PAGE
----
Deakin University

File(s) under permanent embargo

Flexible and wearable strain sensing fabrics

journal contribution
posted on 2017-10-01, 00:00 authored by G Cai, M Yang, Z Xu, J Liu, Bin TangBin Tang, Xungai Wang
Flexible electronic devices have attracted considerable attention in recent years. Textile fabrics have been widely used to fabricate flexible strain sensors owing to their high flexibility. However, the elasticity of ordinary textile fabrics is low, which limits their strain sensing range. In this article, we used a simple method to fabricate flexible strain sensing fabrics (FSSFs) through the coating of graphene oxide (GO) nanosheets on elastic nylon/polyurethane (nylon/PU) fabric, followed by reduction of GO with sodium borohydride. The reduced graphene oxide (RGO) nanosheets were adsorbed on the elastic fabrics to impart electrical conductivity to the fabrics. The coated fabrics were characterized with scanning electron microscopy (SEM), X-ray photoelectron spectroscopy (XPS) and Raman scattering spectroscopy. The electromechanical performance and strain sensing properties of the FSSF were investigated. The fabricated strain sensor exhibited high sensitivity, a large workable strain range (0–30%), fast response and great stability. The mechanical property of fabrics did not change remarkably after the treatment with RGO. The surface resistance of the RGO/nylon/PU only increased from ∼112 KΩ/m2 to ∼154 KΩ/m2 after 8 washing cycles, exhibiting good washability. Furthermore, real-time monitoring of human motions, such as bending of finger and rotation of wrist, was achieved by the as-prepared FSSF. The RGO/nylon/PU fabrics as flexible strain sensors have potential applications in wearable electronic devices.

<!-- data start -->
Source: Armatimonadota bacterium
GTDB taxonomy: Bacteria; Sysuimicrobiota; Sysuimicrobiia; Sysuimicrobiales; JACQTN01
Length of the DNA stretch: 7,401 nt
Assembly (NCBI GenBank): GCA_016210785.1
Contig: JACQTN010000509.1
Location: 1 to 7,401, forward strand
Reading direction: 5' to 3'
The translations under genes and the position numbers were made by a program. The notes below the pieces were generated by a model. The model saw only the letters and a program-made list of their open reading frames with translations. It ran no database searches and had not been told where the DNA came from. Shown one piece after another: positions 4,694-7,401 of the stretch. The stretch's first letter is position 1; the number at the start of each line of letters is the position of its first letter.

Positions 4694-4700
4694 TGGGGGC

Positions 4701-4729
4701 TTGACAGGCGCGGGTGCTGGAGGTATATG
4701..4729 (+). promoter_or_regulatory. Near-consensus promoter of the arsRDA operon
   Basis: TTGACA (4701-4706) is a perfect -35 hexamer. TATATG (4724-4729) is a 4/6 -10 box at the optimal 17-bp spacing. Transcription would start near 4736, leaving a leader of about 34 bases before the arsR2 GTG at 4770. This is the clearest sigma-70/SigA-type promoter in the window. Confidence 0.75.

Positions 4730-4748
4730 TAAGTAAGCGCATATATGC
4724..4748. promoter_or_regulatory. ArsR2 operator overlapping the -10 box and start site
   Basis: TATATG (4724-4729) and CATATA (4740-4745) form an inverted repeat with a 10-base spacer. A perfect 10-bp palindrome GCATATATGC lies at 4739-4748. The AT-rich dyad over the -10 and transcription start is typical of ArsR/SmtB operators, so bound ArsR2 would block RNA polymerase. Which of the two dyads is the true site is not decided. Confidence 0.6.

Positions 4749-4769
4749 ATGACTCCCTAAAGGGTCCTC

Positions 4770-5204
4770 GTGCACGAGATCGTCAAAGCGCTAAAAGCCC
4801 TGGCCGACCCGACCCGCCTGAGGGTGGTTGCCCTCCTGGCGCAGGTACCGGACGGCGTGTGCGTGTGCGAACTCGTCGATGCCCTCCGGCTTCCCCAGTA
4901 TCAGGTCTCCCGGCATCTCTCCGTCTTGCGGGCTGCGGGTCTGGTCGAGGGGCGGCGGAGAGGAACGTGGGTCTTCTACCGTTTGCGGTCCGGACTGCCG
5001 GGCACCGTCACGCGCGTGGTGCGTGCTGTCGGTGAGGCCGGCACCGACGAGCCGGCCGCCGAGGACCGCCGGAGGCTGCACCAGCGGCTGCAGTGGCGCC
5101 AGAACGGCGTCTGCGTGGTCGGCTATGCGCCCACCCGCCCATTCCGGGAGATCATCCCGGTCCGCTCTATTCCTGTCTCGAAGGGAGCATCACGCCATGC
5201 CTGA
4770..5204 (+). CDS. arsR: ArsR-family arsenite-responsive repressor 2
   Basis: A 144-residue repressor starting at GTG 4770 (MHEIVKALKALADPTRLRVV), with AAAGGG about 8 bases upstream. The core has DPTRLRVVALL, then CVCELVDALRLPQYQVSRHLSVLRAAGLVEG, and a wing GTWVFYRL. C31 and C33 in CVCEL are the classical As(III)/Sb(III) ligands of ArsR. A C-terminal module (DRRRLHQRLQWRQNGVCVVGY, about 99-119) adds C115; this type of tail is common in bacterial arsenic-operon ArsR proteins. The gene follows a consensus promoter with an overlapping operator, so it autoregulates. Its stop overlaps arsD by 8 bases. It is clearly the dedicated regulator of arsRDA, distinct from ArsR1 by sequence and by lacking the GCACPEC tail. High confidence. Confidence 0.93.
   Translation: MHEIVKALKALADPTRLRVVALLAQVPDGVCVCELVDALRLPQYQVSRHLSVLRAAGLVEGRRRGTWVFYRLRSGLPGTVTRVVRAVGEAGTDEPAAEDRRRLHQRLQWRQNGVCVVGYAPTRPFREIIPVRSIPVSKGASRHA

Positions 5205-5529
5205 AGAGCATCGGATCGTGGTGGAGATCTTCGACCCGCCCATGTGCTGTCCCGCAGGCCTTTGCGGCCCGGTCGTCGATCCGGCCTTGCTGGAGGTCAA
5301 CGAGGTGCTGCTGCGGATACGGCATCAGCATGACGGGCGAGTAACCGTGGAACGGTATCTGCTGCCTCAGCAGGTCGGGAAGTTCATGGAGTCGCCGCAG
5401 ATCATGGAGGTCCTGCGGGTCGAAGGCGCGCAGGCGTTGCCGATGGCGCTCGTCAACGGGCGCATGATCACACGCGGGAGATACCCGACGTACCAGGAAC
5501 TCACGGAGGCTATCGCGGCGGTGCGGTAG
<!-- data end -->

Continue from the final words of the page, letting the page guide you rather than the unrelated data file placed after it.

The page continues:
Chemical engineering journal




396 - 403


Elsevier BV


Amsterdam, The Netherlands





Publication classification

C Journal article; C1 Refereed article in a scholarly journal

Copyright notice

2017, Elsevier B.V.